Some Observations on Burning Pea Coal in Markiii

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captcaper
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Post Sun. Apr. 12, 2009 3:04 pm

I decide to try burning Pea this spring as my day time temps get warm and the nights still get cold and those off days were it still seems like winter or just plain rainy raw cool weather.
The Pea is easy to shovel, packs very well in the stove. The Mark III shakes it very easy without jams. All one needs to do is jiggle the shaker handle just a little. Even with my center grate warped down and not aligning with the front or back the pea stays fine on the grates. It does burn so slow I love it and will probably buy a pallet of Blazchek in the Fall to start out then switch to nut then back to coal in spring. I'll try mixing Nut with it for those colder days. Topping off the nut at night with Pea. I notice dumping the ash pan is cut way back.
I'm still burning here since Nov. as the Pea will simmer so slow and not go out but when I open it up it will respond in time and give some good heat when needed. I have been running it with 1/2 turn open on average. 1 at night maybe 1 1/2 or so when I want to build up heat late in the afternoon until bedtime then 1 or less during night.
My local dealer doesn't carry Pea only Blazcheck Nut. I don't know why I'll have to ask maybe he'll order some to come on the truck. I got the Pea at Aubuchon's Hardware. $7.50 a bag.

Cheers

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titleist1
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Post Sun. Apr. 12, 2009 8:43 pm

I got 5 ton of nut bulk delivered last summer and have been working my way through that pile. During the winter I noticed a couple spots that had a good amount of fines and much smaller stuff than nut. I avoided that stuff for the most part during the cold months. I had been dipping into that part of the pile during the spring, mix it in with the bigger nut pieces and see the same result as you do with the pea coal.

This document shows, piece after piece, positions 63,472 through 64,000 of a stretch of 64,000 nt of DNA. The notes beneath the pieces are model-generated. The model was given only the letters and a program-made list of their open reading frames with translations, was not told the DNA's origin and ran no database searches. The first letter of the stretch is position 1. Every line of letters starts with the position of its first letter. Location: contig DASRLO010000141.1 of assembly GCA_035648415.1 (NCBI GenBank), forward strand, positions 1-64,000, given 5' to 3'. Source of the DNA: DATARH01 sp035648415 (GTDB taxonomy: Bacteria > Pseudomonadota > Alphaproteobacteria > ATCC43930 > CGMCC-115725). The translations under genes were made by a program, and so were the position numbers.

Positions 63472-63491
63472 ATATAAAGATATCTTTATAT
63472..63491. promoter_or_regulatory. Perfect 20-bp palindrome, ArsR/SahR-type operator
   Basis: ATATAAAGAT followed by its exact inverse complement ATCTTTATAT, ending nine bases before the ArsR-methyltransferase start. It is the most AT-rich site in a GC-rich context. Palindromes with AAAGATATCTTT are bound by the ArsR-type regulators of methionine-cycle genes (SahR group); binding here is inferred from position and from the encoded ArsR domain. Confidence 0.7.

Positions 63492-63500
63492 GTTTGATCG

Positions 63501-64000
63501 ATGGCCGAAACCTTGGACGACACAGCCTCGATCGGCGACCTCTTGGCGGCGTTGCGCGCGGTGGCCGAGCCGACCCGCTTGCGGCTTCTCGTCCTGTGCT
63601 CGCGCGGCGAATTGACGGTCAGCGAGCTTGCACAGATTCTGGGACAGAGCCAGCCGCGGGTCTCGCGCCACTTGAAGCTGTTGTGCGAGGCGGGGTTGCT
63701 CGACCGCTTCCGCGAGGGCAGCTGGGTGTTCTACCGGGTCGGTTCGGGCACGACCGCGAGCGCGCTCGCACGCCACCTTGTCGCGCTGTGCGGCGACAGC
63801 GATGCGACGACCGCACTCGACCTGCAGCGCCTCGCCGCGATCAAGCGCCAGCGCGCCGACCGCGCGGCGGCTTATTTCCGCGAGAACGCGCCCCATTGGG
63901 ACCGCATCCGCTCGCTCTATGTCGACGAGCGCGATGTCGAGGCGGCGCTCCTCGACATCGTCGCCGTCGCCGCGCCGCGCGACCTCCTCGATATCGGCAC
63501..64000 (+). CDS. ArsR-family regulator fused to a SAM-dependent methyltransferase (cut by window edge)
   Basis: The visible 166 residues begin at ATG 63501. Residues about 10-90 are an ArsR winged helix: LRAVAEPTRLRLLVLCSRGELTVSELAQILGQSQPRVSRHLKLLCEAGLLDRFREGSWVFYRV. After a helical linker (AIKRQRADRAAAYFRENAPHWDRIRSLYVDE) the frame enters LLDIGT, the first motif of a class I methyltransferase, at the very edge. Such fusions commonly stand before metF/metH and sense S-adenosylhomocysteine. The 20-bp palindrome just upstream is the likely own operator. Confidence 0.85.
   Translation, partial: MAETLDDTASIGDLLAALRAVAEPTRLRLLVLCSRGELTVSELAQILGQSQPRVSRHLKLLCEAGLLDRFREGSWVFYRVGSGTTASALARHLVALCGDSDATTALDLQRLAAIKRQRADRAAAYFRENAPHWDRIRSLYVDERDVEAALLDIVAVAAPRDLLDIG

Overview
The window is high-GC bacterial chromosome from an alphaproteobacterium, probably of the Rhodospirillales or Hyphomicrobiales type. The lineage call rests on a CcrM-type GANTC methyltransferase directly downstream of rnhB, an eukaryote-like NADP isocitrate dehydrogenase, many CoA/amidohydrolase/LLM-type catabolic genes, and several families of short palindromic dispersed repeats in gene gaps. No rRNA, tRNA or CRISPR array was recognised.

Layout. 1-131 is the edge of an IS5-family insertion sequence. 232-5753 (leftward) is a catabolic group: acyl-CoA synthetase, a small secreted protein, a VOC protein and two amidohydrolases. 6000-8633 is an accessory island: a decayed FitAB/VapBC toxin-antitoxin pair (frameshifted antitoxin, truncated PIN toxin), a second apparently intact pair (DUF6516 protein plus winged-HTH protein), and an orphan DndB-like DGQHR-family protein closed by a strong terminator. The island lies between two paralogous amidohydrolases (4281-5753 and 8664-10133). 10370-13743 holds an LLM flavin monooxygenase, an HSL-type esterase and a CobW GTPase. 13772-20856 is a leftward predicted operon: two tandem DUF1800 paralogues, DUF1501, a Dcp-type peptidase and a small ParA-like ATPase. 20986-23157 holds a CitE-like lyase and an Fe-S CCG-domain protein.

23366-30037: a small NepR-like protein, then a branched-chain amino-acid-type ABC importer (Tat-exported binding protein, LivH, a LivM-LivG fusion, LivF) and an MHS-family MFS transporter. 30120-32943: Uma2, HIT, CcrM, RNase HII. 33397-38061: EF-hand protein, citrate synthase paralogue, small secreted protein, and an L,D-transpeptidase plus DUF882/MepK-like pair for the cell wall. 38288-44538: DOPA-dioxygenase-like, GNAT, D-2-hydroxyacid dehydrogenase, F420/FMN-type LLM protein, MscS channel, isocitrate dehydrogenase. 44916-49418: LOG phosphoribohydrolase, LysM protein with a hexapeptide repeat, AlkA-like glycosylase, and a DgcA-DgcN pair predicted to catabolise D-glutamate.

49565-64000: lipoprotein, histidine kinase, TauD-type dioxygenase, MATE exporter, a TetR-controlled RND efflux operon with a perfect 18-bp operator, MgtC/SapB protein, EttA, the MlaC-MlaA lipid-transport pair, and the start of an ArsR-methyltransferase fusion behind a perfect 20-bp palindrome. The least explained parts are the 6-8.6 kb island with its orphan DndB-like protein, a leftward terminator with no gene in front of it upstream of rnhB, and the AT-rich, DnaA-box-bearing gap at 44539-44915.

Salemcoal
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Post Mon. Apr. 13, 2009 10:26 pm

I got a good deal on about 4 tons of pea coal last spring and burned it first in a gibraltar cfs and recently in a Mark I I picked up. I find it very easy to control and consistent. I generally like it better than nut or stove but for the really cold nights I would go for nut coal for more heat.

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lowfog01
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Post Tue. Apr. 14, 2009 5:28 am

I found that a combination of pea and nut works well for me. I get a longer burn due to the pea with greater immediate heat of nut. Last year I burned the combination for FEB and MAR but this year I'll be burning it the entire season; I'm buying 50/50 this year. Lisa

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captcaper
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Post Tue. Apr. 14, 2009 6:25 am

we get to 30 below here in NH so Nut is the ticket once winter sets in. Every night temps drop to 0 or below for months straight.
It was 18 here this morning 54 yesterday afternoon.

Jim

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CoalHeat
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Post Tue. Apr. 14, 2009 6:26 am

The Superior coal I have now is nut size, but there are a lot of smaller pieces mixed in, it's more like "range". The mixture burned great in the Mark I, I also was able to close the air inlet as low as 1/2 of a turn and still keep the fire idling along. The stove is done until the fall. :(

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Post Tue. Apr. 14, 2009 3:26 pm